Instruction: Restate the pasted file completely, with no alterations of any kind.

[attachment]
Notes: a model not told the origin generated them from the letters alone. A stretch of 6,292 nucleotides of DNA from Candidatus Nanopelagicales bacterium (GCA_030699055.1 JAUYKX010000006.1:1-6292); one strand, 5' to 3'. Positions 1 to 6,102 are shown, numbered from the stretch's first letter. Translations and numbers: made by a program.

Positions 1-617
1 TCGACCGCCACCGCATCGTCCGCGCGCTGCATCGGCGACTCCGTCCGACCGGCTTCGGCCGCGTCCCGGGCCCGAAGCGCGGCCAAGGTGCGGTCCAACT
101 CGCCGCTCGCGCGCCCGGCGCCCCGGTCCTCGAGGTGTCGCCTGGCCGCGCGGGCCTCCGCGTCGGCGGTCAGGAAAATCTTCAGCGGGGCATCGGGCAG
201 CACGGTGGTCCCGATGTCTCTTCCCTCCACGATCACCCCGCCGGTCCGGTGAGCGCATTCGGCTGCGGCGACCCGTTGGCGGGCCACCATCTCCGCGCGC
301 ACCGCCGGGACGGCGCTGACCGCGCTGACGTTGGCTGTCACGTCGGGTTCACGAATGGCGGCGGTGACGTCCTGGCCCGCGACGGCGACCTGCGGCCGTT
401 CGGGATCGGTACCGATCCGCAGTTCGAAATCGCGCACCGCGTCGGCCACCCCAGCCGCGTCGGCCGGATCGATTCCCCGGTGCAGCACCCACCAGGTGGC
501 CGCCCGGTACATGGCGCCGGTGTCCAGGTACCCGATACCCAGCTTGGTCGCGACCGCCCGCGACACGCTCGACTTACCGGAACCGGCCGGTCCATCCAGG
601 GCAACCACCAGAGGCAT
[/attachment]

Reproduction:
Notes: a model not told the origin generated them from the letters alone. A stretch of 6,292 nucleotides of DNA from Candidatus Nanopelagicales bacterium (GCA_030699055.1 JAUYKX010000006.1:1-6292); one strand, 5' to 3'. Positions 1 to 6,102 are shown, numbered from the stretch's first letter. Translations and numbers: made by a program.

Positions 1-617
1 TCGACCGCCACCGCATCGTCCGCGCGCTGCATCGGCGACTCCGTCCGACCGGCTTCGGCCGCGTCCCGGGCCCGAAGCGCGGCCAAGGTGCGGTCCAACT
101 CGCCGCTCGCGCGCCCGGCGCCCCGGTCCTCGAGGTGTCGCCTGGCCGCGCGGGCCTCCGCGTCGGCGGTCAGGAAAATCTTCAGCGGGGCATCGGGCAG
201 CACGGTGGTCCCGATGTCTCTTCCCTCCACGATCACCCCGCCGGTCCGGTGAGCGCATTCGGCTGCGGCGACCCGTTGGCGGGCCACCATCTCCGCGCGC
301 ACCGCCGGGACGGCGCTGACCGCGCTGACGTTGGCTGTCACGTCGGGTTCACGAATGGCGGCGGTGACGTCCTGGCCCGCGACGGCGACCTGCGGCCGTT
401 CGGGATCGGTACCGATCCGCAGTTCGAAATCGCGCACCGCGTCGGCCACCCCAGCCGCGTCGGCCGGATCGATTCCCCGGTGCAGCACCCACCAGGTGGC
501 CGCCCGGTACATGGCGCCGGTGTCCAGGTACCCGATACCCAGCTTGGTCGCGACCGCCCGCGACACGCTCGACTTACCGGAACCGGCCGGTCCATCCAGG
601 GCAACCACCAGAGGCAT